Archive for the ‘Media About Bullying’ Category
Monday, October 27th, 2014
Kind words of recognition for me and Dr. Ruth from my undergraduate alma mater, Washington & Jefferson College, published in Change Agents The remarkable ways alumni are making the world a better place, Fall 2014.
Thursday, October 23rd, 2014
Why The Office Bully Is Getting Promoted
Your company culture may encourage bullies and you may not even know it.
By Lisa Evans, Fast Company, October 23, 2014
You may have thought you’d escaped bullying when you traded the school yard for the office, but according to the Workplace Bullying Institute, 27% of Americans are still experiencing bullying in the workplace.
Instead of being shoved in a locker or having your head dunked in the toilet, workplace bullying is non-physical, yet still as emotionally harmful. The Workplace Bullying Institute defines workplace bullying as any form of verbal abuse, job sabotage, intimidation, or humiliation.
Tags: 2014 WBI U.S. Workplace Bullying Survey, bullies, Gary Namie, perpetrators, reinforcement, reward, workplace bullying, Workplace Bullying Institute
Posted in Media About Bullying, Print: News, Blogs, Magazines, Tutorials About Bullying, WBI in the News | 1 Archived Comment | Post A Comment (
Friday, October 17th, 2014
County Declares No Tolerance for Workplace Bullying
By Lyn Jerde, Portage (WI) Daily Register, Oct. 16, 2014
Andy Ross made it clear at the outset: Nobody is saying that there are bullies working for Columbia County.
But, in urging the County Board Wednesday to approve a resolution proclaiming Freedom from Workplace Bullies Week, Ross said the county’s top governing body should reiterate the importance of a bully-free workplace.
Ross is a member of the County Board’s Human Resources Committee, which offered the resolution, which the County Board approved unanimously.
The Workplace Bullying Institute, based in Bellingham, Washington, started largely because one of the founders, Ruth Namie, once had a “boss from hell,” according to information on the Workplace Bullying Institute’s website. In the 1990s, she wrote, there was little legal recourse for victims of workplace harassment if the harassment wasn’t overtly racist or sexist.
The Institute defines workplace bullying as “a systematic campaign of interpersonal destruction that jeopardizes your health, your career, the job you once loved.” This kind of bullying usually doesn’t entail physical threats, but rather deliberate emotional and psychological abuse.
Ross told the County Board that the resolution puts the county on record that such behavior won’t be tolerated in any Columbia County department.
“This is one of those topics that we wish we didn’t have to address,” he said.
The topic is being addressed, Ross noted, in ongoing management and leadership training that has been provided, first to county department heads and later to lower-level managers in county departments. The training, offered through Madison Area Technical College, will focus this fall on how managers can avoid bullying behavior.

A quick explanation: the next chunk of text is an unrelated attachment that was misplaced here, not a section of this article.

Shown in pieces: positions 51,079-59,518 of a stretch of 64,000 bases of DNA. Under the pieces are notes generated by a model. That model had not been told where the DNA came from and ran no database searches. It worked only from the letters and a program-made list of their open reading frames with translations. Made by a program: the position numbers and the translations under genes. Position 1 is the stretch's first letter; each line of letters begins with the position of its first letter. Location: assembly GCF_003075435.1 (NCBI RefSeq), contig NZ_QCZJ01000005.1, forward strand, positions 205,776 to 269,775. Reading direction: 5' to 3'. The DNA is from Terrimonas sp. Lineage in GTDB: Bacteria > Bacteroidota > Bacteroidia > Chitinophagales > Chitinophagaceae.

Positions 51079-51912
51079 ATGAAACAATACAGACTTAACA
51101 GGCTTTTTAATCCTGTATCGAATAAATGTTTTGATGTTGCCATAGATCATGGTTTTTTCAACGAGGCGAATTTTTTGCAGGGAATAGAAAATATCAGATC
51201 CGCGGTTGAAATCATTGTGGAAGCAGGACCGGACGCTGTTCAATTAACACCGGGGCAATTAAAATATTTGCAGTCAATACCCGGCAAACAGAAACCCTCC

“Depending on how old you are,” Ross said, “it may be something that was acceptable, and pretty common, years ago. But we can’t tolerate it anymore.”
Tags: Andy Ross, Columbia County, Freedom from workplace bullies week, Portage Wisconsin, proclamation, resolution, workplace bullying
Posted in Freedom Week, Good News, Media About Bullying, Print: News, Blogs, Magazines, WBI Education, WBI in the News | No Archived Comments | Post A Comment (
Friday, October 17th, 2014
By Amy Gallo, Harvard Business Review, October 16, 2014
When a colleague is mean to you, it can be hard to know how to respond. Some people are tempted to let aggressive behavior slide in the hopes that the person will stop. Others find themselves fighting back. When you’re being treated poorly by a coworker how can you change the dynamic? And if the behavior persists or worsens, how do you know when you’re dealing with a true bully?
What the Experts Say
“When it comes to bad behavior at work, there’s a broad spectrum,” with outright bullies on one end and people who are simply rude on the other, says Michele Woodward, an executive coach and host of HBR’s recent webinar: “Bullies, Jerks, and Other Annoyances” You may not know which end of the spectrum you’re dealing with until you actually address the behavior. If it’s a bully, it can be difficult — if not impossible — to get the person to change, says Gary Namie, the founder of the Workplace Bullying Institute and author of The Bully at Work. But in most cases, you can — and should — take action. “Know that you have a solution, you’re not powerless,” says Woodward. Here are some tactics to consider when dealing with an aggressive colleague.
Tags: Amy Gallo, cruel bosses, Gary Namie, Harvard Business Review, mean bosses, workplace bullying, Workplace Bullying Institute
Posted in Media About Bullying, Print: News, Blogs, Magazines, Tutorials About Bullying, WBI Education, WBI in the News | 1 Archived Comment | Post A Comment (
Tuesday, October 14th, 2014
The international reach of WBI …
By Timi Trieska Dara – 14 Oktober 2014, MetroTVNews, Jakarta, Indonesia
Intimidasi (bullying) di tempat kerja bukan hal baru. Sebagian besar korban bullying adalah perempuan. Survei yang dilakukan Workplace Bullying Institute Amerika Serikat mencatat sekitar 37 persen pekerja menjadi korban bullying.
Penulis sebuah penelitian, Karan Smith, mengatakan sekitar 40 persen dari pelaku bully di tempat kerja di AS adalah perempuan. Korban bullying sebagian besar adalah perempuan. Selain itu, pria pelaku bully juga sering memilih perempuan sebagai korbannya.
Berikut beberapa hasil pengamatan terkait bullying di tempat kerja:
1. Bullying memiliki banyak bentuk
“Taktik bully dari yang bersifat keras–berteriak, membanting pintu, dan ngomel–hingga yang halus, misalnya karyawan yang dibully tidak diikutsertakan dalam pertemuan penting atau ditugaskan tanpa sumber daya yang memadai untuk menyelesaikan pekerjaan rekannya. Rekan kerjanya bisa direkrut dalam ekspedisi untuk mengisolasinya. Di belakang korban, pengganggu melancarkan aksinya, meskipun bos sendiri sering menjadi penyebabnya,” kata Karan.
2. Pelaku bully memilih karyawan yang baik sebagai korban
“Karyawan yang diserang sering kompeten, berkomitmen pada satu prinsip, dipilih untuk kekuatannya, bukan kelemahannya,” ujarnya.
3. Ikan membusuk dari kepala
“Bullying biasanya terjadi dalam kepemimpinan yang buruk,” kata Karan.
4. Bullying menciptakan penyakit
Korban bully akan sering mengalami tekanan darah tinggi, depresi, diabetes, dan bahkan masalah di tempat kerja seperti gangguan pasca-trauma stres.
Cara terbaik untuk mencegah bullying, baik pria maupun wanita, adalah mempertimbangkan alasan sosial yang mendasar mengapa hal itu terjadi di tempat pertama.
Saturday, September 27th, 2014
There is a raging epidemic of sexual assaults on US college campuses. Reliable estimates claim that between 16% and 25% of college women face the risk of rape or some other assault, according to the spring 2014 report by the White House Task Force to Protect Students from Sexual Assault. The Obama Administration’s goal is to understand the problem then propose legislative, behavioral and institutional changes to eradicate the problem.